Changing Of The Guard: Four Athlon Motherboards For DDR400

Bringing Hope: Athlon XP 2600+

For a few months, it really looked as if AMD had lost its chance at catching up with Intel. With the Athlon XP 2100+ (1733 MHz), the Palomino processor core reached the end of its service - more clock speed is simply not possible without reducing reliability.

It was only with the launch of the Thoroughbred (the Athlon core that was shrunk from 0.18 µm to 0.13 µm) that made it possible to increase the clock to 1800 MHz (2200+). However, this turned out to be quite sobering: for one thing, the new processor was not significantly faster than its predecessor. For another thing, this CPU was hardly overclockable, which implied a meager production yield. In short, AMD could not hold its own against the Pentium 4 models of up to 2.53 GHz.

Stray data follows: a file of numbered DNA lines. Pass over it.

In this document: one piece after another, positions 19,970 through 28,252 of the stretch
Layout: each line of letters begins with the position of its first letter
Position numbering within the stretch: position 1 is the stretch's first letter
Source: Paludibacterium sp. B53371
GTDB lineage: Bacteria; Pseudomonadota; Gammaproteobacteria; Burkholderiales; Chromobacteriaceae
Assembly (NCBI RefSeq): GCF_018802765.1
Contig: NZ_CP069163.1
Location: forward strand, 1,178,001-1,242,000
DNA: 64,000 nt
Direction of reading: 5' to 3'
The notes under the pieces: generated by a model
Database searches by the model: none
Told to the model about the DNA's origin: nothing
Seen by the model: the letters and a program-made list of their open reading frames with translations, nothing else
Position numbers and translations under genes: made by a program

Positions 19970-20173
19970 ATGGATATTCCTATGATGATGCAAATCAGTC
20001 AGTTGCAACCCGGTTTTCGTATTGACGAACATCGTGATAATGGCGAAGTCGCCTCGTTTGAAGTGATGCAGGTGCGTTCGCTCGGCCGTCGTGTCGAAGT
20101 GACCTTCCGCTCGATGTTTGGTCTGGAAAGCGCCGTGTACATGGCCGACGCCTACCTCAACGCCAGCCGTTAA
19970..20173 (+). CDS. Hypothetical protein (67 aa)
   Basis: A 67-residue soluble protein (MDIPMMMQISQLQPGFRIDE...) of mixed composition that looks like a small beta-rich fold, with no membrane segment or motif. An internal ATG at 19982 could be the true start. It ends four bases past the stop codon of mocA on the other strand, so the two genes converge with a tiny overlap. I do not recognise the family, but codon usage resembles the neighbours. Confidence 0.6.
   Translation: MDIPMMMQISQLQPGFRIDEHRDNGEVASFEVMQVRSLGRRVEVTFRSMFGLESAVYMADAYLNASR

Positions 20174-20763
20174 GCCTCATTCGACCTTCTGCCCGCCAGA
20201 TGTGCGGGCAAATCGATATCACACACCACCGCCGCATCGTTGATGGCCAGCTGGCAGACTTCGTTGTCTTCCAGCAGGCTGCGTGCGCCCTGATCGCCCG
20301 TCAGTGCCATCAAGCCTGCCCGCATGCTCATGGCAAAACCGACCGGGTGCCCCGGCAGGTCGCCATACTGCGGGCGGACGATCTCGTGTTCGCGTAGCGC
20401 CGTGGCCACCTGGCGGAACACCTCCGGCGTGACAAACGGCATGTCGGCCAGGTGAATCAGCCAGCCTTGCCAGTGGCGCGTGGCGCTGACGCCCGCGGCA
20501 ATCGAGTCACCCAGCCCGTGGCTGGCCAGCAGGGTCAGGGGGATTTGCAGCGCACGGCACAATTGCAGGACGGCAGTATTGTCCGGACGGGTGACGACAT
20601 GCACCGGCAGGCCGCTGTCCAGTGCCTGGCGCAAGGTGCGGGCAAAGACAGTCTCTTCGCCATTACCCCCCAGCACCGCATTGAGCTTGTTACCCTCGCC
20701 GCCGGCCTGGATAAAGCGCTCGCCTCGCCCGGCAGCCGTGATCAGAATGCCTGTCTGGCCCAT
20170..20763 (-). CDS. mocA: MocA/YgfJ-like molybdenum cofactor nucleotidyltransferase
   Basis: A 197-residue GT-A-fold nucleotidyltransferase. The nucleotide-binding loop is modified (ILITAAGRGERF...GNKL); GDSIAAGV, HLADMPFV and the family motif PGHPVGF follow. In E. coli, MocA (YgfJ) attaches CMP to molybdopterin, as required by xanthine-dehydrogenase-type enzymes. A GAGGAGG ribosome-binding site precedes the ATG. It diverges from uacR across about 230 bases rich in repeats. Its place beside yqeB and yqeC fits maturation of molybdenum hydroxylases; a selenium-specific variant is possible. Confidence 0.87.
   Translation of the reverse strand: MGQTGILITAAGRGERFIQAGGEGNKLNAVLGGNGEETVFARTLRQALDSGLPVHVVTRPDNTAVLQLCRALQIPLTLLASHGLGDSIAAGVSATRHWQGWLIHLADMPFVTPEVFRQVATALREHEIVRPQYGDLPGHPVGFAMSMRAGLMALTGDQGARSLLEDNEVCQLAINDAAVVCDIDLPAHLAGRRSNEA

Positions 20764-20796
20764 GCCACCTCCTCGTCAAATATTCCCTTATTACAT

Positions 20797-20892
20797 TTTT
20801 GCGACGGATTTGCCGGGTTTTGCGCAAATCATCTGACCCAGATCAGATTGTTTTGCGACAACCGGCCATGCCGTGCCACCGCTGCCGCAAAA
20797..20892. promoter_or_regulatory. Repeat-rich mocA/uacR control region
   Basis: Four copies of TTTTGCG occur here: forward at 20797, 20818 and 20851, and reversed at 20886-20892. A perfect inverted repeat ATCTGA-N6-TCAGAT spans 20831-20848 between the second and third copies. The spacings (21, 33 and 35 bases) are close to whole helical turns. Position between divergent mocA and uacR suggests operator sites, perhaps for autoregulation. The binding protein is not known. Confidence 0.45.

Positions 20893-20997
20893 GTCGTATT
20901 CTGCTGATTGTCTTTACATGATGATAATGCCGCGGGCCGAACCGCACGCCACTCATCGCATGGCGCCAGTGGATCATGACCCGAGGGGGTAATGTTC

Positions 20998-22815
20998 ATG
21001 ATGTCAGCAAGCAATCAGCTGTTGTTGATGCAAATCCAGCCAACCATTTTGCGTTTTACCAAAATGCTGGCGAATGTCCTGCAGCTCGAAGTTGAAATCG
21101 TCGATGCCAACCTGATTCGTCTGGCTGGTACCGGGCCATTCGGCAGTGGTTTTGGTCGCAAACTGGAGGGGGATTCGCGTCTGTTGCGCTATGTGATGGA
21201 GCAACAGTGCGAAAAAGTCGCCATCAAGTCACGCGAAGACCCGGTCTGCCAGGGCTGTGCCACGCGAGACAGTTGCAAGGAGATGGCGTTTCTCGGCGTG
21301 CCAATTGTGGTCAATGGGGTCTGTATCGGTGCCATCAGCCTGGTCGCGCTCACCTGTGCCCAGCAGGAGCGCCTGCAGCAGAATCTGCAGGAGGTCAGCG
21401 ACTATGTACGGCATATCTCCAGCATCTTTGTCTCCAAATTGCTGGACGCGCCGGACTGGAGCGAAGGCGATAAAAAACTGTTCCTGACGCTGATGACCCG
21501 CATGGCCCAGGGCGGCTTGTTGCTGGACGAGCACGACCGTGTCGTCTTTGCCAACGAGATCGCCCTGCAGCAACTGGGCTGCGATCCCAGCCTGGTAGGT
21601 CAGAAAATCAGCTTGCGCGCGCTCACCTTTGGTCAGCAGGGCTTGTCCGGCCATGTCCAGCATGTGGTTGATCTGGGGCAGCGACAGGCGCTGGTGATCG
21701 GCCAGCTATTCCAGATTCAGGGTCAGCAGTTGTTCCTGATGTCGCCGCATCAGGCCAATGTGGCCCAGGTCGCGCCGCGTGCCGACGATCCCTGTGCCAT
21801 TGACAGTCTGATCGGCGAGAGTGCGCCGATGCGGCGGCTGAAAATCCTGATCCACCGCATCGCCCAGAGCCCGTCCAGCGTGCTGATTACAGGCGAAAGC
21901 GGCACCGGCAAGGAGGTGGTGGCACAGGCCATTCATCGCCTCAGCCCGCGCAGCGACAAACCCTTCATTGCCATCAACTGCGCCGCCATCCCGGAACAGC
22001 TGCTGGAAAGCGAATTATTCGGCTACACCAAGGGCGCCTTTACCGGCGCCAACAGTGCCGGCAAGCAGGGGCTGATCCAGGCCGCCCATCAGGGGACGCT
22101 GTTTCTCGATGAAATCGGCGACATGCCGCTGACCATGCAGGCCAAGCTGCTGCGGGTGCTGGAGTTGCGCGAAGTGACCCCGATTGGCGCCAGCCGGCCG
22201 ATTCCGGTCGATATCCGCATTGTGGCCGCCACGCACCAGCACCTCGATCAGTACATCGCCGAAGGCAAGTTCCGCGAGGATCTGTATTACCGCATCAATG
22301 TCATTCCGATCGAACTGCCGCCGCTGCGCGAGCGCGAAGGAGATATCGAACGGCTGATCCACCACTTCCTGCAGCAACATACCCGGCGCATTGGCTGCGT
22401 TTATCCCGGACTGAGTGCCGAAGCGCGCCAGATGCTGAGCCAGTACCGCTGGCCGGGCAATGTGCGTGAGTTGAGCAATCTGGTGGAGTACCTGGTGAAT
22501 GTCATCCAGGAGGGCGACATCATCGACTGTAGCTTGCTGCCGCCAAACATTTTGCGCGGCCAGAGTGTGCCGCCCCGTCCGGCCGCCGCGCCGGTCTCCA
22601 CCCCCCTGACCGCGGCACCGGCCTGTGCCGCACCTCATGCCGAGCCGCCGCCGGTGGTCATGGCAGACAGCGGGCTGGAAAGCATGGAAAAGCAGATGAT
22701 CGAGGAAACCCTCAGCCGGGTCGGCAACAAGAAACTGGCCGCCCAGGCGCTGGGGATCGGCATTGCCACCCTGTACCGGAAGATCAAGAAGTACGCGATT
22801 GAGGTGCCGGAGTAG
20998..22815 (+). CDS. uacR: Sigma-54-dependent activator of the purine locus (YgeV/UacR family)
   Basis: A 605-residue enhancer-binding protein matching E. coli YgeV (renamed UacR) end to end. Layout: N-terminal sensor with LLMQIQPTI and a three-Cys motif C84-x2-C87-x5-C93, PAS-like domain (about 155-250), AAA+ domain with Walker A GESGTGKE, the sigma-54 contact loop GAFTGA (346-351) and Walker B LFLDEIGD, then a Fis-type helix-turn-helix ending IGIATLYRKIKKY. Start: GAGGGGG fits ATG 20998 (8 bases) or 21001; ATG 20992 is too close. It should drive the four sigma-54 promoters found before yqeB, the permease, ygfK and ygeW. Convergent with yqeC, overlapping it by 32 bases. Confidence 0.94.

Nevertheless, AMD has responded - an overhauled Thoroughbred core (the "B" version) is now available with Athlon XP 2400+ and 2600+ (2 and 2.13 GHz), and it probably won't be much longer until faster versions come out. Also, an increase in the FSB clock from 266 MHz to 333 MHz (double data rate) is pending. And with respect to the chipsets, there's no problem with this because the VIA's KT333 as well as KT400 support a 333 MHz system clock.

The test of the Athlon XP 2600+ clearly showed that AMD was back in the same league as Intel. Although the Pentium 4 with 2.8 GHz currently sets the standard, Intel's firm dominance is over, for the time being.